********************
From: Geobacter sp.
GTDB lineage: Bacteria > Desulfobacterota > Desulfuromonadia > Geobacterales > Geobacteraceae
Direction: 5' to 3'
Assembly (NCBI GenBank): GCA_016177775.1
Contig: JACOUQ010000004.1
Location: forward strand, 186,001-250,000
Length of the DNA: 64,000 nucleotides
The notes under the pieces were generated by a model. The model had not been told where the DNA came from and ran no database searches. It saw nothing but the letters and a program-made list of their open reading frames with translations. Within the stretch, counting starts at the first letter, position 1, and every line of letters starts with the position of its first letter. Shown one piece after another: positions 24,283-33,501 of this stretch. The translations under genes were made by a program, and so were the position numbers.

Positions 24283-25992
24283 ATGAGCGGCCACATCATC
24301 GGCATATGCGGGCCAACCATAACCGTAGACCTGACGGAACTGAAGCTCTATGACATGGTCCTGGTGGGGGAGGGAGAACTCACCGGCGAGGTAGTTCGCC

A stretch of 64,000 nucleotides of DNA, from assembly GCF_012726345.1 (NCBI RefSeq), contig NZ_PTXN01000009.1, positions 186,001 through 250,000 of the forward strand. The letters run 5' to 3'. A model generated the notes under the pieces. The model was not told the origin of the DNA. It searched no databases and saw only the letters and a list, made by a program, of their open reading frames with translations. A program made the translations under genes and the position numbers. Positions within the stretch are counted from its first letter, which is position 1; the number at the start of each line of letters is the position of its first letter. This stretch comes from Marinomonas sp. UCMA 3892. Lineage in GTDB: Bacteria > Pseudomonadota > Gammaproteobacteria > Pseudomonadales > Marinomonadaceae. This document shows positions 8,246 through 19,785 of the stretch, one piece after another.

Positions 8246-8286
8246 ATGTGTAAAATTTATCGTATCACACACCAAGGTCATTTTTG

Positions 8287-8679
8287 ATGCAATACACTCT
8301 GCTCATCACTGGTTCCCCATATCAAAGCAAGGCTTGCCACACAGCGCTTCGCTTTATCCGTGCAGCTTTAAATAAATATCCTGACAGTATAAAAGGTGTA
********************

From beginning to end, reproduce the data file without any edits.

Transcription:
From: Geobacter sp.
GTDB lineage: Bacteria > Desulfobacterota > Desulfuromonadia > Geobacterales > Geobacteraceae
Direction: 5' to 3'
Assembly (NCBI GenBank): GCA_016177775.1
Contig: JACOUQ010000004.1
Location: forward strand, 186,001-250,000
Length of the DNA: 64,000 nucleotides
The notes under the pieces were generated by a model. The model had not been told where the DNA came from and ran no database searches. It saw nothing but the letters and a program-made list of their open reading frames with translations. Within the stretch, counting starts at the first letter, position 1, and every line of letters starts with the position of its first letter. Shown one piece after another: positions 24,283-33,501 of this stretch. The translations under genes were made by a program, and so were the position numbers.

Positions 24283-25992
24283 ATGAGCGGCCACATCATC
24301 GGCATATGCGGGCCAACCATAACCGTAGACCTGACGGAACTGAAGCTCTATGACATGGTCCTGGTGGGGGAGGGAGAACTCACCGGCGAGGTAGTTCGCC

A stretch of 64,000 nucleotides of DNA, from assembly GCF_012726345.1 (NCBI RefSeq), contig NZ_PTXN01000009.1, positions 186,001 through 250,000 of the forward strand. The letters run 5' to 3'. A model generated the notes under the pieces. The model was not told the origin of the DNA. It searched no databases and saw only the letters and a list, made by a program, of their open reading frames with translations. A program made the translations under genes and the position numbers. Positions within the stretch are counted from its first letter, which is position 1; the number at the start of each line of letters is the position of its first letter. This stretch comes from Marinomonas sp. UCMA 3892. Lineage in GTDB: Bacteria > Pseudomonadota > Gammaproteobacteria > Pseudomonadales > Marinomonadaceae. This document shows positions 8,246 through 19,785 of the stretch, one piece after another.

Positions 8246-8286
8246 ATGTGTAAAATTTATCGTATCACACACCAAGGTCATTTTTG

Positions 8287-8679
8287 ATGCAATACACTCT
8301 GCTCATCACTGGTTCCCCATATCAAAGCAAGGCTTGCCACACAGCGCTTCGCTTTATCCGTGCAGCTTTAAATAAATATCCTGACAGTATAAAAGGTGTA